1. Since the release of your latest single Urgent (and its accompanying EP of remixes and alternate versions), how are people receiving it, from your point of view?

I’ve been soooo grateful, to be honest. It’s always a risk when you do a cover. But the reviews have been so amazing. I really am humble by all the love so far. I even had radio stations reaching out to me on social media! I think people really needed to get out and party this summer and this record definitely deliver.


  1. How different was the creative process, considering this is a cover and not an original like the rest of your work these days?

That’s a good question. I actually went back into the studio after listening to it a few times and redid all the vocals. I wasn’t happy with how I approached it at first. I really wanted to keep the integrity of the melody but I want to add real energy and life to the song. It’s a record that is supposed to make you want to get up and dance or move so, I felt I needed to implement a sense of “urgency to the vocal — pun definitely intended!


  1. Do you hold any particular memories you relate to the original song and the time it was released?

Yes! I do! I was 12 and I tried out for a charity fashion show and that was the song we had to walk down the catwalk too. I didn’t get a place in the show haha! Apparently, I was too short!


  1. After this endeavour, do you feel like you could implement another cover or reimagining of a song in the forthcoming album, or will it be focused on the originals?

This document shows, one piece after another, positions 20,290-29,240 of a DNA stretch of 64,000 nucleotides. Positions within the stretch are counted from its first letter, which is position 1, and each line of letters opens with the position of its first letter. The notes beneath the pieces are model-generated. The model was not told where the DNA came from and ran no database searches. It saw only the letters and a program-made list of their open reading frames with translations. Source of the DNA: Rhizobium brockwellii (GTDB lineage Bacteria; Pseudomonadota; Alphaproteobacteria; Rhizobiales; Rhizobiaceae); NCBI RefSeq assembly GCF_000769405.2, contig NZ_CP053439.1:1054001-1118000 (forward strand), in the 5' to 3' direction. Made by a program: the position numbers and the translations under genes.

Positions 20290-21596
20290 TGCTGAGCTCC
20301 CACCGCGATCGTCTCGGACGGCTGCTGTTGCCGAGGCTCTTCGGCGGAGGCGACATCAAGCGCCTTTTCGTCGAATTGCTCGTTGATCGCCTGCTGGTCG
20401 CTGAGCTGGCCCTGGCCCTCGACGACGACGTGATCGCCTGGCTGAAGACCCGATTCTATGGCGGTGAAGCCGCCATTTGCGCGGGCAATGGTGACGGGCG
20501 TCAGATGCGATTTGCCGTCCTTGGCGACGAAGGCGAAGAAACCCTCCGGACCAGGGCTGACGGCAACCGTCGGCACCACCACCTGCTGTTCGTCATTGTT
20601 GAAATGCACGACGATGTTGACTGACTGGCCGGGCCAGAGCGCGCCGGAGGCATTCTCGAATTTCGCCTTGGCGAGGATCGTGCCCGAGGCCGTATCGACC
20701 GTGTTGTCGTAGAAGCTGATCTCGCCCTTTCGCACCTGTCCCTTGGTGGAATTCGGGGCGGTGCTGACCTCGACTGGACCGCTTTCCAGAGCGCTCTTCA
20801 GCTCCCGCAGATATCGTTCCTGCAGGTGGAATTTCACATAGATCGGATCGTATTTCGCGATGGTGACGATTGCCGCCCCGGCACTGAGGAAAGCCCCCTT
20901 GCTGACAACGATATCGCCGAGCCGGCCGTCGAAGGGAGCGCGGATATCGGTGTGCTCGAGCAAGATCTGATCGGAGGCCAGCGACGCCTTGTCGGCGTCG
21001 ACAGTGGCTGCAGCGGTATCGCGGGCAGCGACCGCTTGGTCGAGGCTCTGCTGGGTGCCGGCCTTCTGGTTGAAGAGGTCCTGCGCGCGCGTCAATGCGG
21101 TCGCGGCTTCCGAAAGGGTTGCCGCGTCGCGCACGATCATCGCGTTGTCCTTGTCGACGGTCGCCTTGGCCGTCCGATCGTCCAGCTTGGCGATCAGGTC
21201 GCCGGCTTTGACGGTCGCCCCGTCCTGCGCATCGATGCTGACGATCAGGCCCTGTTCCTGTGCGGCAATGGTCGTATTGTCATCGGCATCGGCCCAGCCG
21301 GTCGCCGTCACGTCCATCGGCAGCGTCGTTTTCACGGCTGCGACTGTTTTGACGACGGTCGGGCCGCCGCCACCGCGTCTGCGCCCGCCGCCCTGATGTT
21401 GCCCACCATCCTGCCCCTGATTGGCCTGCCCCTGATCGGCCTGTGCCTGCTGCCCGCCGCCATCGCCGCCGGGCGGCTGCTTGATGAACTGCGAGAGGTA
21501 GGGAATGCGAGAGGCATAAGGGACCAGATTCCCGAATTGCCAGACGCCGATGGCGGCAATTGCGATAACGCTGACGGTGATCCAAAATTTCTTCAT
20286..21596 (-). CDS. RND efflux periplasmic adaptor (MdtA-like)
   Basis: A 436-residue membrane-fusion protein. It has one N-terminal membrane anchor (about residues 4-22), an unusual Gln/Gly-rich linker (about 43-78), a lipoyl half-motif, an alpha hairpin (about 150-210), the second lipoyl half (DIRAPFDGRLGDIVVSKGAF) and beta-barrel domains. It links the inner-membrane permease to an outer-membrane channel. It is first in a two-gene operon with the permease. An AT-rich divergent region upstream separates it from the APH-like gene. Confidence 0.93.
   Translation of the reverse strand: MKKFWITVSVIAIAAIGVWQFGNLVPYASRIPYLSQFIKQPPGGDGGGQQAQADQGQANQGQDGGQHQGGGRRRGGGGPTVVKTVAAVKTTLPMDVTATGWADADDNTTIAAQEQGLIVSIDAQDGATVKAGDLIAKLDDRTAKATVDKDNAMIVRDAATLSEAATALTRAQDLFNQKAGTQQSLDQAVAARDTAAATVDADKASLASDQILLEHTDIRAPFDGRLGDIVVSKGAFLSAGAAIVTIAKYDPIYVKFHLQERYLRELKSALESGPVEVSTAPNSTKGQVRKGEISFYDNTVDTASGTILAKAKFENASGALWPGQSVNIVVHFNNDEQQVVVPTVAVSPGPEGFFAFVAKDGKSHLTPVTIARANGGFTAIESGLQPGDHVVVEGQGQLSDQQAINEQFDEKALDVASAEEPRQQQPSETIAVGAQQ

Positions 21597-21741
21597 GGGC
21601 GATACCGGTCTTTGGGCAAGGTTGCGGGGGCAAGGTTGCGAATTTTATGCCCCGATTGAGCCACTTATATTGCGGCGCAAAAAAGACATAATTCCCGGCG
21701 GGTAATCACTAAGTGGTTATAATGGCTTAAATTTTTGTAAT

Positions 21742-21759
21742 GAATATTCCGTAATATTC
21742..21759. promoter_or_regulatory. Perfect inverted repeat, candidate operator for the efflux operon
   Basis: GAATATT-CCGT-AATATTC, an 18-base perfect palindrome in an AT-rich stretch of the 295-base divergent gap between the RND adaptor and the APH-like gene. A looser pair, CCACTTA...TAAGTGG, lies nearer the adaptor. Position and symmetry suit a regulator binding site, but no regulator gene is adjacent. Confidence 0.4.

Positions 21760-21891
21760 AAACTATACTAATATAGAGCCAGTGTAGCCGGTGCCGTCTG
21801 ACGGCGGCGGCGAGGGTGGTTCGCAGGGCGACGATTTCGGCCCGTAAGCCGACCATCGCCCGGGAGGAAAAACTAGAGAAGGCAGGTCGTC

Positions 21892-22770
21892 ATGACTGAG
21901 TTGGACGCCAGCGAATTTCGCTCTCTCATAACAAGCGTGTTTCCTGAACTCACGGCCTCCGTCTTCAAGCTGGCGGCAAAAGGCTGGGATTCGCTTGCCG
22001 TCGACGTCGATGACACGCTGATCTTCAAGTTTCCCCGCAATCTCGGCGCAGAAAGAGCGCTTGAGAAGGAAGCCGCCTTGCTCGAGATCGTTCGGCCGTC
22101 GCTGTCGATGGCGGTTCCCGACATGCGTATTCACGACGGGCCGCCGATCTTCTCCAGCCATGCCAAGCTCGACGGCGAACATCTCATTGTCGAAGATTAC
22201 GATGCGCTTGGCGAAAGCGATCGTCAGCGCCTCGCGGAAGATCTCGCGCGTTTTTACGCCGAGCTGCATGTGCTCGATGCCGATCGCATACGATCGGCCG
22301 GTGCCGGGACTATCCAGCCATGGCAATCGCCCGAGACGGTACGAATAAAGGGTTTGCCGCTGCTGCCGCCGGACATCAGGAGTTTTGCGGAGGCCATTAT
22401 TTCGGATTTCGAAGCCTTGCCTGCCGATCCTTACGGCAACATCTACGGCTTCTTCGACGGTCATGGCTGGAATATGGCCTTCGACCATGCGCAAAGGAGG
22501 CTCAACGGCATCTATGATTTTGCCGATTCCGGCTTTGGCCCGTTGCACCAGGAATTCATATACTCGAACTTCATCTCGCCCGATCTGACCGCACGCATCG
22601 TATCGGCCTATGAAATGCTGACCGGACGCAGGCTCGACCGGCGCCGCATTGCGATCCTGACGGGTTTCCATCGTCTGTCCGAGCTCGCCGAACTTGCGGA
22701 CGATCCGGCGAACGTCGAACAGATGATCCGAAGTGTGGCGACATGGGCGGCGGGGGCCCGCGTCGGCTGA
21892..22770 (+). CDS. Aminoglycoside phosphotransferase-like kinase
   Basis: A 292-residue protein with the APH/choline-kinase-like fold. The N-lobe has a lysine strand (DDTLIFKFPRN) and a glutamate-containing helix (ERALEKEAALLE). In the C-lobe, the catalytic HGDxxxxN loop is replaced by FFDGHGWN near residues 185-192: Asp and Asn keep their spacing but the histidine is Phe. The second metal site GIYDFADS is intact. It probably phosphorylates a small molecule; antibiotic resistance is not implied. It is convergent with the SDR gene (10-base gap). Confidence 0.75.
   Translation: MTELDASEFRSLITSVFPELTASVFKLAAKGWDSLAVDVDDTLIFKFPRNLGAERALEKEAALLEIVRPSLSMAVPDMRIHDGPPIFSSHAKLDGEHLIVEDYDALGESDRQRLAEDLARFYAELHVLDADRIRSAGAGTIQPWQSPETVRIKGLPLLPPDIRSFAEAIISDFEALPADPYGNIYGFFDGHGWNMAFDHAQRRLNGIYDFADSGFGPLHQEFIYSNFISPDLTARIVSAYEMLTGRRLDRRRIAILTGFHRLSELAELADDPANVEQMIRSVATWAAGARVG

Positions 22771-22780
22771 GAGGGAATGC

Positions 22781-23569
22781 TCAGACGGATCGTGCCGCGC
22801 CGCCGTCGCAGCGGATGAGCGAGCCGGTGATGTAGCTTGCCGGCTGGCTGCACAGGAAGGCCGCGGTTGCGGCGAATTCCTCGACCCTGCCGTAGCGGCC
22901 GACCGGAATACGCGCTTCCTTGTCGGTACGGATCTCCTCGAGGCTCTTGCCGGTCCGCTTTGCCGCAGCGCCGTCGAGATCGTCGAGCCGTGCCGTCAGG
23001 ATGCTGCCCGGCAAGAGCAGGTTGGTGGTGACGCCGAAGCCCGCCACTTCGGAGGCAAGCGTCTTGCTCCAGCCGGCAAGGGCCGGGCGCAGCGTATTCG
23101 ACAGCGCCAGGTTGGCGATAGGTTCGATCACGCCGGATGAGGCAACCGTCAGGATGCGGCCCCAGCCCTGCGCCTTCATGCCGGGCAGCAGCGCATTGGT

I’ve released a few other “Stacey-ised” covers of 80s records in the past — Whitesnake’s “Is This Love  and Def Leppard’s “Pour Some Sugar on Me” and I love doing it. But for me, I really do love the creative process of writing a brand new original track. My new EP is of all originals in the same sort of influence as my single Flipside which did really well out there and went to number one in March on the global digital radio charts.


  1. One thing I love about your version of Urgent is the beat.  What made you want an electronic dance beat rather than the rock drums the original song had?

I’ve been in that lane for quite some time. I like re-imagining records and making them my “own” style. Plus the people that have been following my career in the dance music world know what to expect when I put out a cover.  I love making people happy and getting them up and dancing.


  1. Besides your TV show, you also have a regular guest slot on Liverpool Live radio, chatting every Thursday morning alongside Roy Basnett. How did this come about and how different do you think doing radio shows is from doing TV?

Roy is a real gem. I can chat with him for hours. He makes all his guests feel so comfortable. When he first reached out to me to join him regularly to discuss all things the 80s I think I said yes before he even finished his sentence. Radio is different than TV for the obvious reason that there are no visuals so your conversations HAVE to be engaging and relevant. The big plus with the radio is that I can chat to him in my PJs if I want! Haha!

  1. Name one artist, living or dead, that you would love to tour the world with.

Well, I guess it would have to be Diana Ross! And probably Def Leppard and Foreigner of course! Oh and I think Freddie Mercury has to be on that list!


  1.  Last but not least, what is one message you wanna tell mothers, 40-year-olds, or anyone who thinks they cannot establish a music career because of age or personal life pulling them back?

Support is soooo key. Your partner and your family have to be on board because they will have to be your cheerleaders in your journey. Small steps at first but when a door opens… go in it, and take the risk cuz you never know what can lie ahead. Just remember to believe in yourself, believe in your passion. Because it’s never too late to live your dreams.